The Asus TUF Gaming FX504GM has Nvidia GeForce GTX 1060 graphics and a high-refresh-rate 120 Hz display, and in our tests it kept its WASD keys cool enough. But we found that it suffered from a rattly trackpad, a poor three-hour battery life, and terrible speakers, and it’s much harder to upgrade than the Dell G7—you have to remove 11 screws and take off the whole underside of the chassis, as opposed to the G7’s single screw and convenient panel. The FX504GM also has poor build quality; the chassis felt hollow to us, and the keyboard deck and lid flexed easily under pressure. We also experienced some unexpectedly low performance across multiple games and benchmarks. We’ve reached out to Asus to investigate that issue, but for now, we can’t recommend the FX504GM.

If you want AAA performance and have a little money to spend, consider the (now previous-gen) $1,800 Razer Blade, which brings the literal heat — as in, consider a cooling pad. With an Intel Core i7-7700HQ and 16GB of RAM, and at just over 4 pounds, it's less than half the weight of the Alienware 17 R5. The downside: Razer's unsubtle snake logo screams, "I'm not doing work!"
HyperX's Pulsefire FPS wants to be the go-to gaming mouse for FPS titles, as you might have guessed from the name. For $50, you're getting a razor-focused gaming mouse that boasts a Pixart 3310 sensor and the standard—but very welcome—four DPI settings, switchable via a central button. The Pulsefire FPS naturally pairs with the HyperX Alloy FPS gaming keyboard, with both featuring handsome, red-and-black wrapped cables.

You can also get a sweet deal by going back in time and looking at laptops with previous-gen CPUs, as they are usually available at fire sale prices and there's not a huge difference in performance between Skylake and Kaby Lake for gaming. You won't be quite as future-proof, but you'll still get several years of great 1080p gaming at a low price. Let's dive into the top picks a cheap gaming laptop:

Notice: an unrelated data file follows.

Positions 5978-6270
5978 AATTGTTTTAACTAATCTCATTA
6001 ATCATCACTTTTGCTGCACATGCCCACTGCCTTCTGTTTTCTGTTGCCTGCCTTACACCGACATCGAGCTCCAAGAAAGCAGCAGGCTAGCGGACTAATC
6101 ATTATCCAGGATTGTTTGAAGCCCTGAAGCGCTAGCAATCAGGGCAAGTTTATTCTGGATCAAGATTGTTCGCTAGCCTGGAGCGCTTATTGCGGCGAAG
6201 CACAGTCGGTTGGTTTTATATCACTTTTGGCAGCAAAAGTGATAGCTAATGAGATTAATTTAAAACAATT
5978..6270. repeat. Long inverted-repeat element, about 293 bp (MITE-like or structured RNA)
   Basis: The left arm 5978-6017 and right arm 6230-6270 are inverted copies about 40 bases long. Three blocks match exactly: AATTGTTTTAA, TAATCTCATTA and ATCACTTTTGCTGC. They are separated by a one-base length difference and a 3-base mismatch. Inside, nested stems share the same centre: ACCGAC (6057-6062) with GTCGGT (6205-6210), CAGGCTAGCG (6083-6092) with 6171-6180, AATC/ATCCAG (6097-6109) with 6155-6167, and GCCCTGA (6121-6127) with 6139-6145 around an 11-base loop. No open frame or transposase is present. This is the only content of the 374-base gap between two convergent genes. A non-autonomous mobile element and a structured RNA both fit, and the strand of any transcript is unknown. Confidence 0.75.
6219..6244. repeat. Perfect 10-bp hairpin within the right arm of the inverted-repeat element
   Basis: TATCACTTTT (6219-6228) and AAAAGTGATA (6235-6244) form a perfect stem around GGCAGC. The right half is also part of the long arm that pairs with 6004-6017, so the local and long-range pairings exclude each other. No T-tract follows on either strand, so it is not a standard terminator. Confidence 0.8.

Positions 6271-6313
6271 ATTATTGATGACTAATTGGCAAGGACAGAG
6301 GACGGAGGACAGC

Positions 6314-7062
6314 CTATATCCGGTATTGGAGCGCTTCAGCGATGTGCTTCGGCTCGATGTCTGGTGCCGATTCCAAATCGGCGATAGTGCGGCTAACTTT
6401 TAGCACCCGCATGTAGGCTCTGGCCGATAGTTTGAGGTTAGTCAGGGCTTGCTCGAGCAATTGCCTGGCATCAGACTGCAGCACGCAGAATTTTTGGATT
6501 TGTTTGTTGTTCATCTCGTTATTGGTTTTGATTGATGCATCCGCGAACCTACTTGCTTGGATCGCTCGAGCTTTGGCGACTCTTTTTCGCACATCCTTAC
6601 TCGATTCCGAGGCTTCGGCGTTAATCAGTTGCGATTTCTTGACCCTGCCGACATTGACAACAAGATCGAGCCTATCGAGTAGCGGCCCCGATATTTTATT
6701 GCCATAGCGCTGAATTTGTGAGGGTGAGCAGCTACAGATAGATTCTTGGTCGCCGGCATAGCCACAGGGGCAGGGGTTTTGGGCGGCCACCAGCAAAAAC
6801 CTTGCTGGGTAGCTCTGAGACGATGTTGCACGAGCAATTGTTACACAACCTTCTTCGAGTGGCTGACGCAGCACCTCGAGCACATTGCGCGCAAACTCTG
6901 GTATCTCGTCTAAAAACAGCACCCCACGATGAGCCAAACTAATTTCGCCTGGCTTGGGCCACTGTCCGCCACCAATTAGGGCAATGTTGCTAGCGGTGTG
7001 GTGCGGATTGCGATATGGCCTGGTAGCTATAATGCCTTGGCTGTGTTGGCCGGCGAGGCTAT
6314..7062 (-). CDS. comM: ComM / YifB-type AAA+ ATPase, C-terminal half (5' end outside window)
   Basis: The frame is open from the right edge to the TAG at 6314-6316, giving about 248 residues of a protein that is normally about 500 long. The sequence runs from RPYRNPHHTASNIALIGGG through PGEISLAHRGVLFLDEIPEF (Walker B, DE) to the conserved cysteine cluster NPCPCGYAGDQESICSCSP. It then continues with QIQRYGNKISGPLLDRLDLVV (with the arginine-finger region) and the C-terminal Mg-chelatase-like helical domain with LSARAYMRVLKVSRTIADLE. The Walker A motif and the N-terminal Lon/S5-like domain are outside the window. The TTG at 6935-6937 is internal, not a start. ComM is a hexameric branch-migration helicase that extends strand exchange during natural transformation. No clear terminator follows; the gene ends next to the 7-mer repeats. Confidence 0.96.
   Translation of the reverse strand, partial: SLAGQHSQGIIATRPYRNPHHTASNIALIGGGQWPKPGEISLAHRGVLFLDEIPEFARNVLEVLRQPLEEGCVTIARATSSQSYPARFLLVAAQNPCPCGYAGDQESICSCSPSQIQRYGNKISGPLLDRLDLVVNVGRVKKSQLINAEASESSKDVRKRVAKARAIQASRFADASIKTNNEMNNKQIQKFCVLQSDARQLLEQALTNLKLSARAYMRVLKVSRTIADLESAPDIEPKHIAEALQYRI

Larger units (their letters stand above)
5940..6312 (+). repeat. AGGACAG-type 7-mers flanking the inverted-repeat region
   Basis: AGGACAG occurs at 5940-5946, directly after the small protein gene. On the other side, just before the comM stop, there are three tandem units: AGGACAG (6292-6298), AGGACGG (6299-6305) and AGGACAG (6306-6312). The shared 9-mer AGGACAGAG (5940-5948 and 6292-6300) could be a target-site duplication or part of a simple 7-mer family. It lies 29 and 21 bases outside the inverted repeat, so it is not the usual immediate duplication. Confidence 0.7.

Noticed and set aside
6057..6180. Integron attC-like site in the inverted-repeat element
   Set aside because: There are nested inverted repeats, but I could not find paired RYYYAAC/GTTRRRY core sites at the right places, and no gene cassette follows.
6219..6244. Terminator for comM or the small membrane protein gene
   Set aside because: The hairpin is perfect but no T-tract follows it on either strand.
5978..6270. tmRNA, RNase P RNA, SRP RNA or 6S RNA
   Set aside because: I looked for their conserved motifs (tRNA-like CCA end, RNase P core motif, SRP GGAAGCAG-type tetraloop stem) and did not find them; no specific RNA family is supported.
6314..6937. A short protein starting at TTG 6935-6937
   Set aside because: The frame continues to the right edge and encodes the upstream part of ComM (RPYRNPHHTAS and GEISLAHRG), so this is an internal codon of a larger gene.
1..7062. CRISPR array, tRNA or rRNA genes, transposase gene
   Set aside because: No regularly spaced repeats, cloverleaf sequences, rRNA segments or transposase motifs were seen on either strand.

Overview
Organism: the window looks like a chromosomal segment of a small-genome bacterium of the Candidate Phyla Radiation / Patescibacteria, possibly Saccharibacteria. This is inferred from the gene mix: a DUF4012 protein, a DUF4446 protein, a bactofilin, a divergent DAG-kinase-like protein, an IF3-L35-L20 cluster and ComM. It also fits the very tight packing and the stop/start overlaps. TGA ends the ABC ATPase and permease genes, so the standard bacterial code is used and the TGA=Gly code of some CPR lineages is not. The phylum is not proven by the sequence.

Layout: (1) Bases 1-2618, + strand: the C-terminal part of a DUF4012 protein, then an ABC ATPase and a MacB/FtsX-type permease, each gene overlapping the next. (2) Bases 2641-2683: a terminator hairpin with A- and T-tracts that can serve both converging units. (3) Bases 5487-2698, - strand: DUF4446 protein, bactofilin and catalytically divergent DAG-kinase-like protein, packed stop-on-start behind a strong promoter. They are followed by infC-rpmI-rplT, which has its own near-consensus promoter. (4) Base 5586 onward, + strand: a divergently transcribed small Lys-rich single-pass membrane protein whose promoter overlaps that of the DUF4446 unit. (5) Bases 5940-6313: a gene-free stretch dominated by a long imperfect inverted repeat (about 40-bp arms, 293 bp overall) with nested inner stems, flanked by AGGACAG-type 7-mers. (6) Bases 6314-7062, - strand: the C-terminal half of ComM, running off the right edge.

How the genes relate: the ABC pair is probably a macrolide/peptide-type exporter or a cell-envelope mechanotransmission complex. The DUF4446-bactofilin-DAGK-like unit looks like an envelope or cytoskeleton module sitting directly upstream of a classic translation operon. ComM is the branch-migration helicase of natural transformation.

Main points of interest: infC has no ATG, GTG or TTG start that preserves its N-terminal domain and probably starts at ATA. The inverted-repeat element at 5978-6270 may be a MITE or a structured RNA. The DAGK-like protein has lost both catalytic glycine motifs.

Featuring a 1080p G-Sync screen and wealth of different configuration options that let you pair an Intel Core i7 with an Nvidia GTX 1060, 1070 or 1080, the mid- and top-specced versions are both more than powerful enough to run triple-A games with their graphics maxed. This, plus an excellent RGB keyboard and a solid set of speakers, make it a great choice for laptop gamers who don’t have the extra cash, or space, to grab a dedicated monitor or sound system.
So, what’s good about the Chaos Spectrum? Well, there are a lot of things, for starters, you can go from 200 to 12,000 DPI on the fly, and that’s really impressive, do keep in mind that this isn’t just software increase, and the DPI is effectively changed across the board, you get the Spectrum lighting, something that is Logitech’s own version of RGB lighting, and you get the legendary software suite that Logitech is known and loved for. The Chaos Spectrum can be used wirelessly and wired, and just like the Ouroborus, does come with an ambidextrous design.
If you can’t spend more than $1,000 but still want a laptop that can play games, get the Lenovo Legion Y530. It won’t play new games as well for as long as our top pick, but it keeps cool and has a bright screen, a comfortable keyboard, and a responsive trackpad. The Y530 is also about a pound lighter and significantly more compact than the Dell G7 and G5, but it’s more of a pain to upgrade yourself.
RAM: Gaming can be RAM intensive, and 8GB is what we recommend for even average productivity tasks. If you can, you should go for 16GB on a gaming PC. A laptop with a GTX 1050 or 1050 Ti usually comes with 8GB. Once you get to a GTX 1060 or higher, some will come with 16GB of RAM. If you can’t get your laptop with 16GB of RAM now, consider upgrading it in the near future. Memory is upgradeable in many gaming laptops, so this is an area that you can consider boosting later if you’re handy with a screwdriver.